Palestinian militants have escalated rocket fire from Gaza and Israel says it will keep up military and economic pressure, after days of bloodshed.
The flare-up of violence puts a renewed peace process in peril
At least seven were killed on Thursday in more Israeli raids on the territory controlled by militant group Hamas, a total of over 30 deaths in three days.
Hamas has fired salvoes of unguided rockets causing injuries in Israel.
The sharp rise in violence in the Gaza Strip comes after a recent US-led push for progress in peace talks.
In Israel's air strikes on Gaza on Thursday:
- A militant leader and his wife were killed as they drove their car
One or two militants from the group Islamic Jihad were killed in another strike; a mother and her young son, riding on a donkey cart close by, were also killed
In the latest strike, at least two Hamas militants travelling in a car were also killed.
On Wednesday, Israeli air attacks killed five people, including at least three civilians. At least 31 Palestinians have been killed in Israeli air assaults since Tuesday.
Israel says its military action is intended to stamp out daily rocket and mortar fire into Israel by Palestinian militants.
In recent months, Hamas has been observing an informal moratorium on attacking Israel, but over the past two days it has launched over 100 rockets into Israel.
Two Israeli civilians were lightly injured in the latest salvoes, after 10 people in the Israeli town of Sderot were lightly wounded on Wednesday.
Shops, businesses and government offices have been closed across Gaza and the West Bank in protest at the latest Israeli military action.
The UN Secretary General Ban Ki-moon was "troubled by the heavy bloodshed", said his spokesperson in a statement.
He urged an "immediate halt to Palestinian sniper and rocket attacks, as well as maximum restraint by the Israeli Defence Forces".
Palestinian militants have sent a volley of rockets into Israel
But in a speech quoted by Reuters, the Israeli Prime Minister Ehud Olmert said a "war is going on in the south, every day, every night.
"We cannot and we will not tolerate this unceasing fire at Israeli citizens... so we will continue to operate."
But reports suggested a ground assault on Gaza was not imminent.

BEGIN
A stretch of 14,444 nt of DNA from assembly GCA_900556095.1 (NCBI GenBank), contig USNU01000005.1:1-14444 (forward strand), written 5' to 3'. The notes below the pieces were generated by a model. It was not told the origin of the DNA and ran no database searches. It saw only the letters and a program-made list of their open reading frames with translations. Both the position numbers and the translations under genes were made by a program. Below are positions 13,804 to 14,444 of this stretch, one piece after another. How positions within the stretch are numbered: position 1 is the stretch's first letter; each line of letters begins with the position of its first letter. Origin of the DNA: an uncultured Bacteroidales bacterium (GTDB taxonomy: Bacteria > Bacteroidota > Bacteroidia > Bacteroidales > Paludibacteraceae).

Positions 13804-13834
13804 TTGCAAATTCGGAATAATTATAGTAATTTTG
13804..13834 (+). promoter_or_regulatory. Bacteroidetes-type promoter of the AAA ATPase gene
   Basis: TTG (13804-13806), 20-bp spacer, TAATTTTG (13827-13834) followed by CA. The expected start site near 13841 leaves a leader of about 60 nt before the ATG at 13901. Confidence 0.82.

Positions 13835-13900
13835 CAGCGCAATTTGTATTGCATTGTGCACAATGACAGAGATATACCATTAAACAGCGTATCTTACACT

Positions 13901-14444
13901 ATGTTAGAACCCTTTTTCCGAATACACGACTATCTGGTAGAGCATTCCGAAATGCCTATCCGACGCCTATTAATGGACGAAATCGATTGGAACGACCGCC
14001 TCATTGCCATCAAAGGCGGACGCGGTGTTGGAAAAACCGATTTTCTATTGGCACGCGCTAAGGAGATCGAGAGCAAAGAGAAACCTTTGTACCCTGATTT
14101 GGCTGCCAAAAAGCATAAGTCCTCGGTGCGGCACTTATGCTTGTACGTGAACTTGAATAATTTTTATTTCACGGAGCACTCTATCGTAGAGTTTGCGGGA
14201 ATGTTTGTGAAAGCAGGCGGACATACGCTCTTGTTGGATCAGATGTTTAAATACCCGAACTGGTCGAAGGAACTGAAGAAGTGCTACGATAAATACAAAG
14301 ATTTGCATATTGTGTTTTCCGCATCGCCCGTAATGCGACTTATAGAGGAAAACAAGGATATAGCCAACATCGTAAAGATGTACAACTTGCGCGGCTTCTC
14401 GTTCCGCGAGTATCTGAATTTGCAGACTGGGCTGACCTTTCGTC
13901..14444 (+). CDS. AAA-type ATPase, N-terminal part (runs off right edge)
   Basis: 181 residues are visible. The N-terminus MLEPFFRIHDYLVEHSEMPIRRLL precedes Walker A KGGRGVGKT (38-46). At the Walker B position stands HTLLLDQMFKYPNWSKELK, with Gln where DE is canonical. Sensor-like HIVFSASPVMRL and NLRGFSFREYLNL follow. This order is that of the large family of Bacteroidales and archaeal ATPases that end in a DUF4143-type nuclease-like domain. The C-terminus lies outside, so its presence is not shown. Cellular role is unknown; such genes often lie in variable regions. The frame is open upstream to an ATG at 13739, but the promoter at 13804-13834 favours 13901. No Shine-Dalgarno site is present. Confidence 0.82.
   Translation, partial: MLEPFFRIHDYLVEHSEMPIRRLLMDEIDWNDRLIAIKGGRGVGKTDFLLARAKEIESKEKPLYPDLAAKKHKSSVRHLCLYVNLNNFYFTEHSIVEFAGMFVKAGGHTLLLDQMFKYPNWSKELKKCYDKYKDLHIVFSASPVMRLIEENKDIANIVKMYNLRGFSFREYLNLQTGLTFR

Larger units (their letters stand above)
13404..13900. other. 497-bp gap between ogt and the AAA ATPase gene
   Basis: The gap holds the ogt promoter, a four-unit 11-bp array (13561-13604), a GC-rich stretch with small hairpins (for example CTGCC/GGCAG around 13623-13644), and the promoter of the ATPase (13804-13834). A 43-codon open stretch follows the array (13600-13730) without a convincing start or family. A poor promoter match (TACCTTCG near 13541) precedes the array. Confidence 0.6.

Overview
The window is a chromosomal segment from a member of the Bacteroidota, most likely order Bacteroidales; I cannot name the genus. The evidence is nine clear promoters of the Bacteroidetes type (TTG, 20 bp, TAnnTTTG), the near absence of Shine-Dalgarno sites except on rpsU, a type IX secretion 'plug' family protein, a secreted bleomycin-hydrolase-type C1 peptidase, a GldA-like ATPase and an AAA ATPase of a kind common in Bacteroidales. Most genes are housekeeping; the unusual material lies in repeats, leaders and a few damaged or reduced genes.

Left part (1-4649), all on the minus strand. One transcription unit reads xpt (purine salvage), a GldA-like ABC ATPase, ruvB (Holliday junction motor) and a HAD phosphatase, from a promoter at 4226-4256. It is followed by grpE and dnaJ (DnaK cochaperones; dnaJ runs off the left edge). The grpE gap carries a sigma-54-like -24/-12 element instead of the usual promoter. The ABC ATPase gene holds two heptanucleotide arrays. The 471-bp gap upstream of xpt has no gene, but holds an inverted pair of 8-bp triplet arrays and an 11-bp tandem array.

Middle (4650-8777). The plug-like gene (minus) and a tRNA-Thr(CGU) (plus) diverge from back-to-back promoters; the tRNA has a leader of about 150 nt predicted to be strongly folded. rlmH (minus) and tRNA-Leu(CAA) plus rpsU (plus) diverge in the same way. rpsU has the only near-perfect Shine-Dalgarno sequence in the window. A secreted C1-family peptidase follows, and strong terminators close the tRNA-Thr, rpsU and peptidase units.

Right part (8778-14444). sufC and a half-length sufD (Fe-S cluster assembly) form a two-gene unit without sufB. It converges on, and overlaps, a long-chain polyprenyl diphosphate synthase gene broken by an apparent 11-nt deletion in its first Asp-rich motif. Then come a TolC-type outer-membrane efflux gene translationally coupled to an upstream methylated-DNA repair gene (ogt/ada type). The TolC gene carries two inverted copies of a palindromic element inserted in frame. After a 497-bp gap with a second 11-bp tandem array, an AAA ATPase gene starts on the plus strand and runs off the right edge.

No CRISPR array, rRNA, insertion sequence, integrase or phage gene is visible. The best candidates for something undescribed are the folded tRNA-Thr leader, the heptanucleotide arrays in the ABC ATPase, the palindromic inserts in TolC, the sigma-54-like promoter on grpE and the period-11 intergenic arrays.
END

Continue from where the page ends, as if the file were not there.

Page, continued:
Earlier, Deputy Prime Minister Haim Ramon said there was no need to end the siege on the impoverished Mediterranean strip, or end the boycott of Hamas, which has been shunned by Israel and its allies as a terrorist organisation.
"The military and economic pressure as well as the international isolation of the Gaza Strip will end up producing results," Mr Ramon said in a radio interview.
The US State Department urged Israel to avoid harming civilians, but said it had a right to act in self-defence.
Peril to peace
Last week, a hopeful US President George W Bush was predicting the recently relaunched peace process could result in a deal within a year.
But on Thursday, the Palestinian Liberation Organisation (PLO) headed by Palestinian Authority President Mahmoud Abbas warned of "serious consequences" for the talks if the Israeli strikes continued.
Mr Abbas' spokesman also told news agency AFP "the raids and military escalations aim to deliver a blow" to the negotiations.
Mr Abbas leads the rival Fatah movement, which Hamas ousted from Gaza in June to become the undisputed ruler of Gaza, having previously been part of a unity government with Fatah.
Earlier, Hamas's Damascus-based leader in exile, Khaled Meshaal, called on Mr Abbas to sever the talks.
Mr Abbas telephoned senior Hamas figure Mahmoud Zahhar on Wednesday to offer his condolences on the killing of his son by Israeli forces on Monday.
Correspondents said it was the first such contact since the factional schism, which left Fatah in charge of Palestinian areas of the Israeli-occupied West Bank.